• If you activated BitLocker yourself, you might have saved the key on your notepad, your phone, and a USB flash drive in the form of a text file.  if you saved it in a USB device,  then plug the USB into your computer to allow the computer to read the text file.
  • If you’re using a  shared computer or a device provided by your organization,  then approach the administrator and ask them to provide you with the BitLocker recovery key. Once they do that, You can save the key somewhere safe or disable device encryption by following the steps mentioned later in this guide. 

2. Disable BitLocker (If You Can Log Into Windows)

If you can sign into Windows without any problems,  then the best way to stop Windows from asking you for a BitLocker recovery key every time you try to log in is by disabling the BitLocker using the Control Panel. 

This method works for both Windows 10 and Windows 11 users:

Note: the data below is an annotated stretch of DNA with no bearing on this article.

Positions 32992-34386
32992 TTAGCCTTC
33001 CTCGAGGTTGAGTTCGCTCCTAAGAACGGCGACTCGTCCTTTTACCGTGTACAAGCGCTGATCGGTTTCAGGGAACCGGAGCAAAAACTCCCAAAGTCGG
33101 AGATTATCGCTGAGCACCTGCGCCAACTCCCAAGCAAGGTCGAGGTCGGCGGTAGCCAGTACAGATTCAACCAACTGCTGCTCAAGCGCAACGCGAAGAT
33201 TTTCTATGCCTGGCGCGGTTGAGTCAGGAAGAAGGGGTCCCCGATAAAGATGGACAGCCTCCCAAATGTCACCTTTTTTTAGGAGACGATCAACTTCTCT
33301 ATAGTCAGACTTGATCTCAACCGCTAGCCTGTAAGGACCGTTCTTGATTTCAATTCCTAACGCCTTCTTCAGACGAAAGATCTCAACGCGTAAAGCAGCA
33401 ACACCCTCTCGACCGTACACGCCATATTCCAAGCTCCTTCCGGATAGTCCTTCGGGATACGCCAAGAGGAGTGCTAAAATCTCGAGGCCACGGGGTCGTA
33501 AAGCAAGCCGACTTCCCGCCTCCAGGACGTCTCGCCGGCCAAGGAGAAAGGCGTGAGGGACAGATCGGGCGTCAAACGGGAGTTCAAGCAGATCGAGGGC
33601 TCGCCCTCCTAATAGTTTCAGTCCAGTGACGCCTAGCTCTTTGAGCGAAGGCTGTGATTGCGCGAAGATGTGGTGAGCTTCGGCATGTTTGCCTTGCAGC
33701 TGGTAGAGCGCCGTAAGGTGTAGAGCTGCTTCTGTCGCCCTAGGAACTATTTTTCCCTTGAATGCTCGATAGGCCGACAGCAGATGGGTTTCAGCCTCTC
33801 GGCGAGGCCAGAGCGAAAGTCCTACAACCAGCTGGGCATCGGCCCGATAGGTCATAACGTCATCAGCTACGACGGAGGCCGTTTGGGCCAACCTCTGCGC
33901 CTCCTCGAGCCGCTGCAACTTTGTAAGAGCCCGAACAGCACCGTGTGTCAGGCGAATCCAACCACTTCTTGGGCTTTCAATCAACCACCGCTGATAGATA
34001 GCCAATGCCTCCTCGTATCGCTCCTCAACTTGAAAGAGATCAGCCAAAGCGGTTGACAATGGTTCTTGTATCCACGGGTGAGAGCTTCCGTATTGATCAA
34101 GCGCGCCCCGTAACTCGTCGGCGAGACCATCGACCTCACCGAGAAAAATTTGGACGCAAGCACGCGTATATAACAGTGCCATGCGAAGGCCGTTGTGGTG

1. Press Win + I keys together to open Settings.
  2. Choose Privacy & security from the left pane.
  3. Move to the right side of the window, head over to the Security section.
  4. Choose Device Encryption.

    Access the device encryption of Windows
  5. Disable the toggle for Device encryption.
  6. Click Yes in the User Account Control prompt.
  7. In the following window, click on the Bitlocker drive encryption option.

    Disable Device Encryption
  8. Disable it as well. 

3. Unlock the Drive in WinRE Environment

In case you cannot use the BitLocker recovery key by following the steps mentioned above,  you can also unlock the targeted drive in the recovery environment of Windows.

We will be booting in Windows using the Windows installation media in this method.  Follow the steps mentioned below to proceed:

  1. Boot Windows using the installation media, whether in DVD or USB form.